Kleiman v Wright Day 14 recap: Craig Wright takes the stand… againNovember 23, 2021
Dr. Craig Wright took to the witness stand for the second time in the Kleiman v. Wright trial when the defense team called him as their final witness.
Day 14 began with plaintiff lawyer Andrew Brenner continuing his cross-examination of Dr. Ami Klin, the psychologist that specializes in Autism research. Brenner was trying to argue that Dr. Klin is a professional expert witness, that he was paid a lot of money by the defendant’s counsel, and that the methodology he used to ultimately diagnose Dr. Wright with autism was flawed.
Brenner tried to make the argument that there are 425 questions on one of the questionnaires that Dr. Klin and his team used to diagnose Dr. Wright, but that they did not ask Dr. Wright all the questions on that list.
Dr. Klin held his ground and pushed back, making it clear that psychology is a complex field that he has spent many decades working in, and that Brenner was misrepresenting and misunderstanding many of the psychologist’s documents in a way a doctor would never do.
During defense lawyer Amanda McGovern’s redirect, Dr. Klin reiterated that he stands by his diagnosis of Dr. Wright being on the spectrum.
Dr. Wright back to the witness stand
Dr. Craig Steven Wright was the next—and final—witness to be called to the stand. Defense lawyer Andres Rivero started his examination by asking Dr. Wright if he ever had a business partnership agreement with Dave Kleiman to invent and mine Bitcoin under the pseudonym Satoshi Nakamoto. Dr. Wright answered “no.”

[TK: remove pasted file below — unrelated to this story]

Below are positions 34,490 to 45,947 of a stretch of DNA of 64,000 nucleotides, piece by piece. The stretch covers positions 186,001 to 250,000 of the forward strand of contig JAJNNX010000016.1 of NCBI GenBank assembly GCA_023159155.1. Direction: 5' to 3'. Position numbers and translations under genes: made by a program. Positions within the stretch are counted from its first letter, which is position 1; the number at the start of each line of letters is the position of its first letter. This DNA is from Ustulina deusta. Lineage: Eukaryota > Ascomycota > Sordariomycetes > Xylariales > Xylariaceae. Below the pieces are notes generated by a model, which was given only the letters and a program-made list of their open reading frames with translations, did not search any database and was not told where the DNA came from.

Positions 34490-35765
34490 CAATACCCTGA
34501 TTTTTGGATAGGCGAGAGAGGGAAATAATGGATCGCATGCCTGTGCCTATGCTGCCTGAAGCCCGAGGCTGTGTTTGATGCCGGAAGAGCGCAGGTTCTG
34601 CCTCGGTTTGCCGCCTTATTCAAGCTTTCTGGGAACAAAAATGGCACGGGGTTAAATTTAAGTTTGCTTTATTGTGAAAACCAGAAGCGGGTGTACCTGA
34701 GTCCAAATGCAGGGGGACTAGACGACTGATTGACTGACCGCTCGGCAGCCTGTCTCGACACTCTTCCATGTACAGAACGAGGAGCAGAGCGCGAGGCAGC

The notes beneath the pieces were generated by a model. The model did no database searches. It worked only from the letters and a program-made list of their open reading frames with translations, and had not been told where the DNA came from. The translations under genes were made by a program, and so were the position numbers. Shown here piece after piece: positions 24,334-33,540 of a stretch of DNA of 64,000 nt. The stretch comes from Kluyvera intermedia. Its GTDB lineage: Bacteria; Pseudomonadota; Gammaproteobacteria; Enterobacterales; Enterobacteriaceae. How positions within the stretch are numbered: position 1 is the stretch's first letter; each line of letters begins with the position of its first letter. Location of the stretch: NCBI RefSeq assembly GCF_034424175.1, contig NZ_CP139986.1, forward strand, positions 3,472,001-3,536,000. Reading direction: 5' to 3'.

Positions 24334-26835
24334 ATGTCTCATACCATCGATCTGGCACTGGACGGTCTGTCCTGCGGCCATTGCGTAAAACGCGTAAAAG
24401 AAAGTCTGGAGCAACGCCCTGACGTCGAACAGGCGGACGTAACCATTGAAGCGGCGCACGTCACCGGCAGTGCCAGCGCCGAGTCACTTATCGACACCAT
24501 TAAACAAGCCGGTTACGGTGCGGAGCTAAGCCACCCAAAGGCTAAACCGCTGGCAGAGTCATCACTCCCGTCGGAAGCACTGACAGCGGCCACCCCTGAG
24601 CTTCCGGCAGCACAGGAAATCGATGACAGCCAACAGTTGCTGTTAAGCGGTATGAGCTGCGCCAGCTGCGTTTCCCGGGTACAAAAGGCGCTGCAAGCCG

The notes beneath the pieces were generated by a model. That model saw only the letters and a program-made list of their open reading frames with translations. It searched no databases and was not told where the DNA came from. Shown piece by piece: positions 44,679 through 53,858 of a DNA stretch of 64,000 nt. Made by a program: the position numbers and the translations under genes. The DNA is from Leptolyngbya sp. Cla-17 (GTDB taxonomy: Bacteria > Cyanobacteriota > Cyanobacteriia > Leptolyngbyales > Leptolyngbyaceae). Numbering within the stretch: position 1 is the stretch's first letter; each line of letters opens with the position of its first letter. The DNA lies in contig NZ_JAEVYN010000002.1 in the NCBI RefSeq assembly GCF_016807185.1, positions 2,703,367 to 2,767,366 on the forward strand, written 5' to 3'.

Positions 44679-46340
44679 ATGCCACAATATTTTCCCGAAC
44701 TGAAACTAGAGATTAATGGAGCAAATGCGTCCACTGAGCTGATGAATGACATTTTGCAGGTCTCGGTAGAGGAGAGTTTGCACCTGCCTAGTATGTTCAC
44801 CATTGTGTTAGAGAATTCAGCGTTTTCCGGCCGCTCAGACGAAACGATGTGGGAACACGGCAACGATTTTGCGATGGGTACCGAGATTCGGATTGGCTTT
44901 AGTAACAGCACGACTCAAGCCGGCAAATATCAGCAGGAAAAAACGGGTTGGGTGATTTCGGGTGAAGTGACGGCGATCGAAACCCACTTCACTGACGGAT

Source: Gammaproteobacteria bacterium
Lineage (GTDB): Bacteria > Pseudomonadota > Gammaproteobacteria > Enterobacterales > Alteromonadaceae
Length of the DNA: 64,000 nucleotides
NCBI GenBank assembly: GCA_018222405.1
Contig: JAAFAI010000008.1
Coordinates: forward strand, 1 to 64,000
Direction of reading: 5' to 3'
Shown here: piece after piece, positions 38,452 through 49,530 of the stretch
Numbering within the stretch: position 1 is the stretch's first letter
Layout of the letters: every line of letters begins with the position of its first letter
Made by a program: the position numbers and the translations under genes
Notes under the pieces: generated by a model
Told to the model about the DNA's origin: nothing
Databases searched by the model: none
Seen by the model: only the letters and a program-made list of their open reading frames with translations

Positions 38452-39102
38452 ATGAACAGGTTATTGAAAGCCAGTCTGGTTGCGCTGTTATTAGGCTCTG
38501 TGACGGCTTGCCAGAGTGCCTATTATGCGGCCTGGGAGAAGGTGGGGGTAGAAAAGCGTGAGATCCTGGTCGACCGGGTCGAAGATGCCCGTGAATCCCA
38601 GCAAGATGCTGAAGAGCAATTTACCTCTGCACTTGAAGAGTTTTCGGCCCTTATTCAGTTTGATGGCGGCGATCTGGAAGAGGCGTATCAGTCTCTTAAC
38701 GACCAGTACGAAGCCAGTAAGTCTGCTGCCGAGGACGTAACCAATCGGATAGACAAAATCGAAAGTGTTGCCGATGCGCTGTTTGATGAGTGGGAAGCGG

Rivero then asked Dr. Wright many questions about his childhood, his upbringing, his education, and his career history.
One of the most meaningful pieces of evidence to come out of Dr. Wright’s examination was a document in which Dr. Wright talks about a “P2P e-cash.” Dr. Wright says he originally had an idea for a system like this in 1998, and the first iteration of it was the token system he created for Lasseters, an online casino. Dr. Wright said he tried to pitch the idea of P2P cash to BDO, and that he had a meeting with Allan Granger from BDO in which they set the delivery timeline for the project (TimeChain). However, Dr. Wright said BDO ultimately did not accept his proposal to create the P2P e-cash.
“I was proposing something that later became Bitcoin,” said Dr. Wright, before explaining that much of the code used in Lasseters token system and the idea he pitched to BDO was also used in Bitcoin.
Dr. Wright also talked about some of the individuals that were early to Bitcoin and made significant contributions, such as Hal Finney, Wei Dai, and Gavin Andresen. Dr. Wright talked about how several versions of the Bitcoin white paper were created until he felt he had something ready to be released into the world. He said the first version was roughly 60 pages, the second version was shorter, and that the third version was even more succinct. Dr. Wright says the third version was the one he shared with Dave Kleiman.
Dr. Wright also said he spent AUD600,000 on computers and about AUD11,000 monthly on electricity in Bitcoin’s early days. He also talked about how he sold a lot of Bitcoin’s intellectual property from one of his companies into another one of his companies—both of these expenses appear on Dr. Wright’s Australian Taxation Office (ATO) tax documents.
Dr. Wright concluded his testimony by saying he never stole, defrauded, or had an agreement with Dave Kleiman.
Plaintiffs cross-examine Wright
In his cross-examination, plaintiff’s lawyer Vel Freedman highlighted the areas where Dr. Wright contradicted himself.
In one instance, Dr. Wright testified that Dave Kleiman edited the 60-page version of the white paper, but right before Freedman’s cross-examination, Dr. Wright testified that Dave Kleiman was not given the white paper until its third—much shorter—version.